MADISON (WKOW) -- Madison Police Chief Noble Wray talks about his tenure and future beyond his upcoming retirement in an interview with 27 News.
"I thought that I could make a difference. I believed that I could fundamentally make a difference, that I could help," Wray says about joining the police department 30 years ago. He's spent nine years as chief.
"Policing is a 24 hour, it's a way of life so I'd like to try something else and explore some other things," Wray says. At 53, he doesn't know exactly what his future holds but he hopes his work with the MPD will have an impact after he leaves.
"I walk away from this job being one of the safest cities in the United States, 4th safest according to FBI reports."
Wray says he'd like to see a continued emphasis on community policing and a new chief that'll focus on building diversity within the department.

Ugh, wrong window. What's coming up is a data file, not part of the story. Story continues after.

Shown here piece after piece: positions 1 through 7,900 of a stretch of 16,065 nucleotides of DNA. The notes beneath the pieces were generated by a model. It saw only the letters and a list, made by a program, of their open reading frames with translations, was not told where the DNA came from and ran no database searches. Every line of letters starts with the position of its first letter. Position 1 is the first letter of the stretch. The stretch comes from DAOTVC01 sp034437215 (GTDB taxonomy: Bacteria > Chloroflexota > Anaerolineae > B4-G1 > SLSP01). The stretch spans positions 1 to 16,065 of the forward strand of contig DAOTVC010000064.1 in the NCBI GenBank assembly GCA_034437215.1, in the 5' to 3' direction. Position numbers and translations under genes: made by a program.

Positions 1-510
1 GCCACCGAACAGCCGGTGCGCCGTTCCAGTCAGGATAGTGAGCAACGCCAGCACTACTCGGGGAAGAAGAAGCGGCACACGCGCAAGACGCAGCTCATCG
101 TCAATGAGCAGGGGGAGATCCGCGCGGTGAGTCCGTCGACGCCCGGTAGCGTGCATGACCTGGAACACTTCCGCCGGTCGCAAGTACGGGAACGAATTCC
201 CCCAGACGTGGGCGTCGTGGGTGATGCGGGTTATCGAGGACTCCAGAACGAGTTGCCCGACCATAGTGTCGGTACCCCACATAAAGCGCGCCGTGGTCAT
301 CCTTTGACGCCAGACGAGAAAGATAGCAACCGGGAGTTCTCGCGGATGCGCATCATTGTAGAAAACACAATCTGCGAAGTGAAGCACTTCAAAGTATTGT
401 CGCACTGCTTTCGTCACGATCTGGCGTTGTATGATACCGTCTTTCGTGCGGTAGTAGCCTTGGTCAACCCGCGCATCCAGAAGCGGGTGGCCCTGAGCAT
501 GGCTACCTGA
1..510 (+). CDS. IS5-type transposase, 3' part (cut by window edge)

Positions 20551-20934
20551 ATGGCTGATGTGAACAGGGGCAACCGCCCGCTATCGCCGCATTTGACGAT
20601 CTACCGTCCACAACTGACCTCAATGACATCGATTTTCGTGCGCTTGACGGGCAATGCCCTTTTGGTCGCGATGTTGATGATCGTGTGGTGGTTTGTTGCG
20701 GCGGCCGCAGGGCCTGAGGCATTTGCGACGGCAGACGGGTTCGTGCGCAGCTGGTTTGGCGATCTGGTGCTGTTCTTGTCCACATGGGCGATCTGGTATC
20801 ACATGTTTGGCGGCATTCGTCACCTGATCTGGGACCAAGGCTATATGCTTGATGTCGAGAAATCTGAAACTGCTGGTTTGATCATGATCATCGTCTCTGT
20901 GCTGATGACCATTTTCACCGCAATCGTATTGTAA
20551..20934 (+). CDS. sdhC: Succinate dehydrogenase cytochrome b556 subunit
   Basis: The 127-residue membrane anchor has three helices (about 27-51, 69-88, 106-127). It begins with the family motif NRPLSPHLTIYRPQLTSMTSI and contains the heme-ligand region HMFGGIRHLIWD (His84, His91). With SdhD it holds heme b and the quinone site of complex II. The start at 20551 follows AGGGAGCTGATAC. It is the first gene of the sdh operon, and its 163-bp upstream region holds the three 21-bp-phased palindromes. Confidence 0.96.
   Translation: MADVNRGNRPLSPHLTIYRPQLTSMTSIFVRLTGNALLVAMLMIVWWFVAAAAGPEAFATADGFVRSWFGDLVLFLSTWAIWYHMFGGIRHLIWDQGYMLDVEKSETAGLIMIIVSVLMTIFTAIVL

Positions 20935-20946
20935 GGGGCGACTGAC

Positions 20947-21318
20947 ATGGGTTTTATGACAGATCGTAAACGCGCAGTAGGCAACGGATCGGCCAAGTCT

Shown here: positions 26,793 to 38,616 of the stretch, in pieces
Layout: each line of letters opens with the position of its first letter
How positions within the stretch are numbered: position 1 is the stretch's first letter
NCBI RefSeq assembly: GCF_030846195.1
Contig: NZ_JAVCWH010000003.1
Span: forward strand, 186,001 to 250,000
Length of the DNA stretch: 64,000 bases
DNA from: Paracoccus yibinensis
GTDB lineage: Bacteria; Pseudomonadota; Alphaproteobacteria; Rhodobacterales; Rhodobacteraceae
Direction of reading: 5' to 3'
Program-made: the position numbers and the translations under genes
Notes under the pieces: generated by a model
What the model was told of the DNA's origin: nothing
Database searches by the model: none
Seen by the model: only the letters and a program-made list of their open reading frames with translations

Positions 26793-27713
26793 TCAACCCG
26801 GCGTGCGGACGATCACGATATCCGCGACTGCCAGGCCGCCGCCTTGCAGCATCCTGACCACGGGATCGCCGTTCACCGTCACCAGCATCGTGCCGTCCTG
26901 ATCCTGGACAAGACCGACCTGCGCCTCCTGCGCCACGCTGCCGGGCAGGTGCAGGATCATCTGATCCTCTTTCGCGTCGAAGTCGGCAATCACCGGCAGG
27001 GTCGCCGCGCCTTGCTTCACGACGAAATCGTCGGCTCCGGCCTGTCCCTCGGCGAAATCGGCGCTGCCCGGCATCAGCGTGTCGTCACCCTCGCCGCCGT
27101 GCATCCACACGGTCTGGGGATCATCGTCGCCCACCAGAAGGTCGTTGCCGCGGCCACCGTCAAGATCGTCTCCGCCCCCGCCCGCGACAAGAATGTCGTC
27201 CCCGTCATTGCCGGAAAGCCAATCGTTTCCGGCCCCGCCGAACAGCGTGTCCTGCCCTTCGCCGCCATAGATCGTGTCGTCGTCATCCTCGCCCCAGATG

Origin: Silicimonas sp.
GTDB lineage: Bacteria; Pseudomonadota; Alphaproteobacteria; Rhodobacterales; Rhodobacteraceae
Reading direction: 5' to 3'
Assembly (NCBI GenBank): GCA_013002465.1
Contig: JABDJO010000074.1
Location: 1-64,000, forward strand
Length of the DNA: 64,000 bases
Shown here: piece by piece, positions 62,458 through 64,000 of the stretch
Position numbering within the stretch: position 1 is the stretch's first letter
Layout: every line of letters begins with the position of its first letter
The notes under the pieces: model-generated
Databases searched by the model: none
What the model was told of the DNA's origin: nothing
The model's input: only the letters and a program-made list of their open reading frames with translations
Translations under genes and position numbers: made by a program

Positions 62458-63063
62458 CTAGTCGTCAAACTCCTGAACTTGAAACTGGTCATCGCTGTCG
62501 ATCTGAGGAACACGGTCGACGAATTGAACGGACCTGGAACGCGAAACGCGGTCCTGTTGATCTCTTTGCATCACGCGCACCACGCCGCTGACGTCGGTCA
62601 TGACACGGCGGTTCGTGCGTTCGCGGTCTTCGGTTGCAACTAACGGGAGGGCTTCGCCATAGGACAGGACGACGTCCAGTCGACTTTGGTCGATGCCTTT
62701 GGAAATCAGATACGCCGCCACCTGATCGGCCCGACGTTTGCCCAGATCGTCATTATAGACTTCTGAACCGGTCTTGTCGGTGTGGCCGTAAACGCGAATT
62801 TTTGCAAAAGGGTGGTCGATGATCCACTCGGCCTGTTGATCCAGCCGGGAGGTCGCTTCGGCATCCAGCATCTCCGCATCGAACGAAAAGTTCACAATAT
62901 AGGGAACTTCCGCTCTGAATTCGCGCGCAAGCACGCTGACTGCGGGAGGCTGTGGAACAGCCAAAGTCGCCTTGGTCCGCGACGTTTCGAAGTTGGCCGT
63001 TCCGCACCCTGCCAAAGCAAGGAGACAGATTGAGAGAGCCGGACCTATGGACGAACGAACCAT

"I think this organization is going in the right direction. Clearly, there are always things to work on," he says.
Chief Wray has came under fire after the 2012 officer-involved shooting of Paul Heenan. He says that incident delayed his retirement date and is changing some department policies.
"If a department is really sincere about continuous improvement, they will take high profile incidents like this and look for ways that they can improve, and that's what we're doing." Wray says the department released information about their investigation to the public and is reviewing their response policy to officer-involved shootings.
New policy changes will come under a new chief, however. Wray says he doesn't think there needs to be a nationwide search.
"I think the talent is here to hire from within. If someone asked me what my choice would be, the answer is yes, to hire from within," Wray says. When asked if the Madison Board of Police and Fire Commissioners should ask for his input on the new chief, Wray says he thinks so but it's not required.
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